• Emma Hardinge Britten and the “Hidden Hand”
  • Influence of the H. B. of L.
  • The Practical Magic of the H. B. of L.


  • Introduction To The Secret Manuscripts of the H. B. of L.
  • “To Whom It May Concern” (A.l.a)
  • “The Ancient and Noble Order” (A.l.b)
  • “Origin and Object of the H. B. of L.” (A.l.c)
  • “List of Questions to be put to Neophytes” (A.l.d)
  • “Hermetic Ritual for Private Initiation” (A.l.e)
  • “The Rites and Ceremony for Exterior Initiation” (A.l.f)
  • “Symbolical Notes to First Degree” (A.2.a)
  • “The Hermetic Key” (A.2.b)
  • “The Key” (A.2.c)
  • “Naronia” (A.2.d)
  • “Reincarnation” (A.2.e)
  • “Laws of Magic Mirrors” (A.3.a)
  • “The Mysteries of Eros” (A.3.b)


  • Precursors of the H. B. of L. (B.l)
  • Olcott Discovers the Brotherhood of Luxor (B.l.b)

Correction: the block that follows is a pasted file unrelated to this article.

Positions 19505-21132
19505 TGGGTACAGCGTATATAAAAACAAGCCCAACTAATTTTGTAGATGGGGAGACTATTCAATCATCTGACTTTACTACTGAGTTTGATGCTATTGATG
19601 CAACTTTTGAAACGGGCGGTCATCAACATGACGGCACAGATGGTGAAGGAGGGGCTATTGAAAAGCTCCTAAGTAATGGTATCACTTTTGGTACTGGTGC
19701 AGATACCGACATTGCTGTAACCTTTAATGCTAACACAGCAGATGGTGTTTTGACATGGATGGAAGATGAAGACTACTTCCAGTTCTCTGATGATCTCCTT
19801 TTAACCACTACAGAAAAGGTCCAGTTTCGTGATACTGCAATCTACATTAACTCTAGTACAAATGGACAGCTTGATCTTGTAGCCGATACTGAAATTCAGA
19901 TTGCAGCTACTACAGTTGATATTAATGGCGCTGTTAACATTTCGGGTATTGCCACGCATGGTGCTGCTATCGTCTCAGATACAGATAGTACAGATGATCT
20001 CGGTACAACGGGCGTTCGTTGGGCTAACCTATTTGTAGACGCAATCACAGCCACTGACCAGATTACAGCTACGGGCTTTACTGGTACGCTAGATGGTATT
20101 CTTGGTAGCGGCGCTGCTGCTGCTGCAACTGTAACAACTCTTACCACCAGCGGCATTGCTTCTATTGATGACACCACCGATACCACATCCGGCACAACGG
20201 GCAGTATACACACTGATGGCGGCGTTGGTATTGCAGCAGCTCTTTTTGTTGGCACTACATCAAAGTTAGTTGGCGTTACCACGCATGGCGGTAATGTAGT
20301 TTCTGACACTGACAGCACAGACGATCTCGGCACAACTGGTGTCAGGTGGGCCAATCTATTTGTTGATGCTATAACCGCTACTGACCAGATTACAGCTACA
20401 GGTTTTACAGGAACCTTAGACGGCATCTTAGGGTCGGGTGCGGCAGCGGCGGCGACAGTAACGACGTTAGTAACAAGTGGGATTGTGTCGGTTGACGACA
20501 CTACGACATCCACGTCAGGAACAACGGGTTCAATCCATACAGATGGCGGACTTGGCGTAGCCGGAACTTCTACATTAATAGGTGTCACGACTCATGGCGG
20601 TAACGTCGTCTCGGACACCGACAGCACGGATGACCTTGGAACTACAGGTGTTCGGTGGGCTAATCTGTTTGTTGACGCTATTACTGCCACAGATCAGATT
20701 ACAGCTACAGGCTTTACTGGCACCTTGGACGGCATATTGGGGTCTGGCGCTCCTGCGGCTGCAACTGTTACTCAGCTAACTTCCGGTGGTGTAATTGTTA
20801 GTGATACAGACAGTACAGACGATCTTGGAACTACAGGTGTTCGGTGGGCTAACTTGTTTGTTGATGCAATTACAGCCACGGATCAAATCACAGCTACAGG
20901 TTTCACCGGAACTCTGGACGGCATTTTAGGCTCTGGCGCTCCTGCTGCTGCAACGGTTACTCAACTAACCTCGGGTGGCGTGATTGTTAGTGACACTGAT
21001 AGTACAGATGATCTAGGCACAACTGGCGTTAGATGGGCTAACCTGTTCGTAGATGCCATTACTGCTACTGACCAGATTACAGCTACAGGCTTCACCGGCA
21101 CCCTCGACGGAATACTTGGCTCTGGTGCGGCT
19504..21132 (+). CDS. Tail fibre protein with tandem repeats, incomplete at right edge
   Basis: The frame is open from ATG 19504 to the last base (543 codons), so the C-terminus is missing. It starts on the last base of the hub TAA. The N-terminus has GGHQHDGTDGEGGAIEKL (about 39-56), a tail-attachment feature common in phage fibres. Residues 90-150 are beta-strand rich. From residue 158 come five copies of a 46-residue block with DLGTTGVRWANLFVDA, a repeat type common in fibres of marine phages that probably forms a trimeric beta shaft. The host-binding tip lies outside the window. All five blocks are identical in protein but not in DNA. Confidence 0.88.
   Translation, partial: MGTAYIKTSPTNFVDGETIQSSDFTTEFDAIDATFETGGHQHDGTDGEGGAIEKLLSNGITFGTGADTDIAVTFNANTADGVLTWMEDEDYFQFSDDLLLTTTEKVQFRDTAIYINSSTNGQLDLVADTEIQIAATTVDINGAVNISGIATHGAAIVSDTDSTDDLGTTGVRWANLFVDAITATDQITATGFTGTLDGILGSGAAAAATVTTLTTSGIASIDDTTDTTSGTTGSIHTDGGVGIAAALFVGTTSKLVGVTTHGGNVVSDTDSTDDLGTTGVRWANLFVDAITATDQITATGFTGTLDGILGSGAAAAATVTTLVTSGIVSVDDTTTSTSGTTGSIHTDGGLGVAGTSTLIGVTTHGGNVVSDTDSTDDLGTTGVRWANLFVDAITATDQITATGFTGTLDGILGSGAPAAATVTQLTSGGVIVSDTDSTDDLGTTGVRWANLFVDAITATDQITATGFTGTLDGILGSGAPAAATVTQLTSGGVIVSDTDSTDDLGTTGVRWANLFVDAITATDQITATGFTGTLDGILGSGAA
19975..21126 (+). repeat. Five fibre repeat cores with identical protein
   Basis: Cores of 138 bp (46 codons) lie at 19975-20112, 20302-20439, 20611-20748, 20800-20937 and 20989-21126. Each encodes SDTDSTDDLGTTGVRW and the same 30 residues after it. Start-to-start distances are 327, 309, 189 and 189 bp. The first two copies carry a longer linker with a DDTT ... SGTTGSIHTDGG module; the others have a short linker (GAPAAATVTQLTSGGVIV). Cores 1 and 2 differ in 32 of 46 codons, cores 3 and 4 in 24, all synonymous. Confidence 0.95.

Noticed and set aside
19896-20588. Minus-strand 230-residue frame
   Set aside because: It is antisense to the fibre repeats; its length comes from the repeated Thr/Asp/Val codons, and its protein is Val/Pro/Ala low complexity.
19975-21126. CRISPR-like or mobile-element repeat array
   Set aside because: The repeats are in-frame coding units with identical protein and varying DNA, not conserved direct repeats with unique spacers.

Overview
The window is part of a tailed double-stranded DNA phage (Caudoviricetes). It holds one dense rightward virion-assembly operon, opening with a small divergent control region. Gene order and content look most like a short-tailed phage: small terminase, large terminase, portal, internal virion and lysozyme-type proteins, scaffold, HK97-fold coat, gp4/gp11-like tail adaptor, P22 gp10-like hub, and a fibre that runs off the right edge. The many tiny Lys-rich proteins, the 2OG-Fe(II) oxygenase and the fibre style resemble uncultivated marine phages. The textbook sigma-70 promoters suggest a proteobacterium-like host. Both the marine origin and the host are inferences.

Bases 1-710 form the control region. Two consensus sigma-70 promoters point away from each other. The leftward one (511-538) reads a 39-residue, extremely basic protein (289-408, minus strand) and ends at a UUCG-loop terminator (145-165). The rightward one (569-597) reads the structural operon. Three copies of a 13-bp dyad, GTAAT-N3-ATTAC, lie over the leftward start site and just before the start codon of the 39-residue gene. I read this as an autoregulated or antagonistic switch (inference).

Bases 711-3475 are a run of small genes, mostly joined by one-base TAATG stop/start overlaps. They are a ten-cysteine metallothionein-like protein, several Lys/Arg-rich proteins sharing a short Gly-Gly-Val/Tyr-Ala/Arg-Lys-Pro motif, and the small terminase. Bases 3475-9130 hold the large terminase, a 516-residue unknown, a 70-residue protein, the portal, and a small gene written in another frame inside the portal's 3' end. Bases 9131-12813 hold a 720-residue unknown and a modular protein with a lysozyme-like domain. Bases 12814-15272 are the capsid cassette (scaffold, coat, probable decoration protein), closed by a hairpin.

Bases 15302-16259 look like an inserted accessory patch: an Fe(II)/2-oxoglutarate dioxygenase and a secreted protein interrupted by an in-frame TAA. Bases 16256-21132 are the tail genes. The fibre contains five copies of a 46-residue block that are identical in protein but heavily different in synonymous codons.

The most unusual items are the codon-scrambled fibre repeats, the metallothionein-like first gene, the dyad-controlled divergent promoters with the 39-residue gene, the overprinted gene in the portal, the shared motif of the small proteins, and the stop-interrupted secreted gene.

• Mackenzie’s Definitions (B.l.c)
  • Blavatsky Defines the Brotherhood of Luxor (B.l.d)
  • Max Theon (B.2)
  • Theon Advertised as Psychic Healer (B.2.b)
  • Theon on the Origins of the H. B. of L. (B.2.c)
  • The Launching of the H. B. of L. and the Occult Magazine (B.3)
  • The First Advertisement (B.3.b)
  • The Seer Becomes The Occultist (B.3.c)
  • The Occultist Becomes The Occult Magazine (B.3.d)
  • A Page from The Occult Magazine (B.3.e)
  • The Seer Makes its Excuses
  • The Colony (B.4)
  • An Enquiry and an Answer (B.4.b)
  • More Promises (B.4.c)
  • The Principals Move to America (B.4.d)
  • Some Clairifications (B.4.e)
  • Davidson’s Budget (B.4.f)